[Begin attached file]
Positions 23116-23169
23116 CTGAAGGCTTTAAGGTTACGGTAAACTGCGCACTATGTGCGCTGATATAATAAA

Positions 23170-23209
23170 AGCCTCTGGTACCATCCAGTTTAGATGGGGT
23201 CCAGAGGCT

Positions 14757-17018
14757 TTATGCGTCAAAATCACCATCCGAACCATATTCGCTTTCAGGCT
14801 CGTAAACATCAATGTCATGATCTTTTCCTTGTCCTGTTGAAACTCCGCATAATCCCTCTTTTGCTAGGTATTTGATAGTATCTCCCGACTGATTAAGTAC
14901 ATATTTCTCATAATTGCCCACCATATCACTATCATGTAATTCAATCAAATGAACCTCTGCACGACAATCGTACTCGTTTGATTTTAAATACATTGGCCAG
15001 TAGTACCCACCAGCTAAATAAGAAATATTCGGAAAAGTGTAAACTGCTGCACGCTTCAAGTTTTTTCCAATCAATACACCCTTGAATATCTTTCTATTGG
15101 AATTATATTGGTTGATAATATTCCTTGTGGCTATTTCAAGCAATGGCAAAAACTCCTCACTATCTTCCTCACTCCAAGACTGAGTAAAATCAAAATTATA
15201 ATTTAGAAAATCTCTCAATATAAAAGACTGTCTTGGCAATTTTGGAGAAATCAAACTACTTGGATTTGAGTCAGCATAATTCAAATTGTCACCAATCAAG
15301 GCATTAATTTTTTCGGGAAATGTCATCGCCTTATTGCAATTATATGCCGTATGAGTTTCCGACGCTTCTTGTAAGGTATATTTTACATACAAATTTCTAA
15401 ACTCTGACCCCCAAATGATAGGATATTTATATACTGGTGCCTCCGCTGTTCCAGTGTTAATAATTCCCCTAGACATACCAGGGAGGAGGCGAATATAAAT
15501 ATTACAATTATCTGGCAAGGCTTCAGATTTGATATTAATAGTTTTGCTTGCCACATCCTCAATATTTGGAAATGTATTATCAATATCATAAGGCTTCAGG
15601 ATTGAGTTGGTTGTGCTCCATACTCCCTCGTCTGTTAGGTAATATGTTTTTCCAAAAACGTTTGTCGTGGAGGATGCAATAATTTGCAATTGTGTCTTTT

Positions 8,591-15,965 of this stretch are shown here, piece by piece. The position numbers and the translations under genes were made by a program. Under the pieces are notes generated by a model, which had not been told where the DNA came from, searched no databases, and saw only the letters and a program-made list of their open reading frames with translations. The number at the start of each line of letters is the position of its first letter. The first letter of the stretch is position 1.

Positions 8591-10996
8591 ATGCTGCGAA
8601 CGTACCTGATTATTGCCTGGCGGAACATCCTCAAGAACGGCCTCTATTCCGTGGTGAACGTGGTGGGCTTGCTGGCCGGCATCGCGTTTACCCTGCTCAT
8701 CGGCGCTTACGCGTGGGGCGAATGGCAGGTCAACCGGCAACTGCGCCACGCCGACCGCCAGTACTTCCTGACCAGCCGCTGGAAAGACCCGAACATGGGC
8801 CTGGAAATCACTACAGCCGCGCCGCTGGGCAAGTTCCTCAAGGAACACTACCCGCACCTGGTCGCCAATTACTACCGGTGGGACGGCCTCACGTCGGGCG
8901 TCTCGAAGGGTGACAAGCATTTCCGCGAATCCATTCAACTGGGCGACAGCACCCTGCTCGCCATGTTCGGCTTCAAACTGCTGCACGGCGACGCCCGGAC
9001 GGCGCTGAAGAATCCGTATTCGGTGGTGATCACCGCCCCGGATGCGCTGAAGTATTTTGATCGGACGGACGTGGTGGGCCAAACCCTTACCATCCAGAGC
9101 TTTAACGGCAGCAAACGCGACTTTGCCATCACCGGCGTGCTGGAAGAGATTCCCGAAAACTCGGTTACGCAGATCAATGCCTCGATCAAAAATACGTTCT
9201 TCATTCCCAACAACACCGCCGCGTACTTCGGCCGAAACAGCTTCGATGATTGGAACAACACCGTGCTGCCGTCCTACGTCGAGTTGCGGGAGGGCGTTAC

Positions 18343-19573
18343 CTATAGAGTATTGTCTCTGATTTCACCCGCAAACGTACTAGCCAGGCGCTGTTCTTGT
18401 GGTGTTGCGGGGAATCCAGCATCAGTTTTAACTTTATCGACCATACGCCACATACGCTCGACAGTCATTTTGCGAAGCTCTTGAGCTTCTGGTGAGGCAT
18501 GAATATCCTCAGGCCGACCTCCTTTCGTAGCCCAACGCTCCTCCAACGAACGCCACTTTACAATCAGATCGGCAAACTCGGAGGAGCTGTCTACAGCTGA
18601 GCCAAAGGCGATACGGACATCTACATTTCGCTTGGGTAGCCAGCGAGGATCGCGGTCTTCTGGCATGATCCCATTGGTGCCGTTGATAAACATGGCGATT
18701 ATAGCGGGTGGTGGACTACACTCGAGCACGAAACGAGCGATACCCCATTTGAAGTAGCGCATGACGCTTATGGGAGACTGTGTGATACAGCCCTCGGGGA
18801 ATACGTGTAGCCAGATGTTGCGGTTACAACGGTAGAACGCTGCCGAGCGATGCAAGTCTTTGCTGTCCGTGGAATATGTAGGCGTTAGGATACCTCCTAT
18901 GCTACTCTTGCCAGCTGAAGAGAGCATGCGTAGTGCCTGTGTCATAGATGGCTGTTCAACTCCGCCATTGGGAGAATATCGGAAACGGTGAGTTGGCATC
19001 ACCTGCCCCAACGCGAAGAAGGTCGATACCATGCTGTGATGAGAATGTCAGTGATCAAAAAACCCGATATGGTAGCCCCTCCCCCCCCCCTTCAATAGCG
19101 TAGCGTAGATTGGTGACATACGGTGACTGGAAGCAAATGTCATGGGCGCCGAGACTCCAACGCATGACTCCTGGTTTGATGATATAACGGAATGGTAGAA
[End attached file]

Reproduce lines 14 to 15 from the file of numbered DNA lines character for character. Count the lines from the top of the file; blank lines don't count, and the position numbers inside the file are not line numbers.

15401 ACTCTGACCCCCAAATGATAGGATATTTATATACTGGTGCCTCCGCTGTTCCAGTGTTAATAATTCCCCTAGACATACCAGGGAGGAGGCGAATATAAAT
15501 ATTACAATTATCTGGCAAGGCTTCAGATTTGATATTAATAGTTTTGCTTGCCACATCCTCAATATTTGGAAATGTATTATCAATATCATAAGGCTTCAGG